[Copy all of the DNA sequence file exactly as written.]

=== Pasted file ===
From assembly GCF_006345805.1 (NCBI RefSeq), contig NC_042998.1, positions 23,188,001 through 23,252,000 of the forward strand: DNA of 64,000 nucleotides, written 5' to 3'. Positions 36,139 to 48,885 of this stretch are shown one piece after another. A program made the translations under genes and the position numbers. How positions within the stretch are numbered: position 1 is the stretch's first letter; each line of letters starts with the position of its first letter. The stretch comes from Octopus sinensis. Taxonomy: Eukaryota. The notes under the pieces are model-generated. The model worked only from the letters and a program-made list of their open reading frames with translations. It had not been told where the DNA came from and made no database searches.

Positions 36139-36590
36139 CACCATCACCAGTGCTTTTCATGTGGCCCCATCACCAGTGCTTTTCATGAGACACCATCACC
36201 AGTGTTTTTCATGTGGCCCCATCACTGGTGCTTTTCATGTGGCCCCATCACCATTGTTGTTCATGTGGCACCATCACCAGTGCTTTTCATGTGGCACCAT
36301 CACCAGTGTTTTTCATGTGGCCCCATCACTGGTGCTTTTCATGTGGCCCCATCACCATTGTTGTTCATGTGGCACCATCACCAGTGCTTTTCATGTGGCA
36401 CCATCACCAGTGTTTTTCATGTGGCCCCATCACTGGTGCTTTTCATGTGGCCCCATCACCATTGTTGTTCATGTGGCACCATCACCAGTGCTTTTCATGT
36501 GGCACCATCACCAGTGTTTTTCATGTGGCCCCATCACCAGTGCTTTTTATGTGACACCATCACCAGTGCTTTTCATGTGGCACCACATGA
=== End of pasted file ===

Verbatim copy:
From assembly GCF_006345805.1 (NCBI RefSeq), contig NC_042998.1, positions 23,188,001 through 23,252,000 of the forward strand: DNA of 64,000 nucleotides, written 5' to 3'. Positions 36,139 to 48,885 of this stretch are shown one piece after another. A program made the translations under genes and the position numbers. How positions within the stretch are numbered: position 1 is the stretch's first letter; each line of letters starts with the position of its first letter. The stretch comes from Octopus sinensis. Taxonomy: Eukaryota. The notes under the pieces are model-generated. The model worked only from the letters and a program-made list of their open reading frames with translations. It had not been told where the DNA came from and made no database searches.

Positions 36139-36590
36139 CACCATCACCAGTGCTTTTCATGTGGCCCCATCACCAGTGCTTTTCATGAGACACCATCACC
36201 AGTGTTTTTCATGTGGCCCCATCACTGGTGCTTTTCATGTGGCCCCATCACCATTGTTGTTCATGTGGCACCATCACCAGTGCTTTTCATGTGGCACCAT
36301 CACCAGTGTTTTTCATGTGGCCCCATCACTGGTGCTTTTCATGTGGCCCCATCACCATTGTTGTTCATGTGGCACCATCACCAGTGCTTTTCATGTGGCA
36401 CCATCACCAGTGTTTTTCATGTGGCCCCATCACTGGTGCTTTTCATGTGGCCCCATCACCATTGTTGTTCATGTGGCACCATCACCAGTGCTTTTCATGT
36501 GGCACCATCACCAGTGTTTTTCATGTGGCCCCATCACCAGTGCTTTTTATGTGACACCATCACCAGTGCTTTTCATGTGGCACCACATGA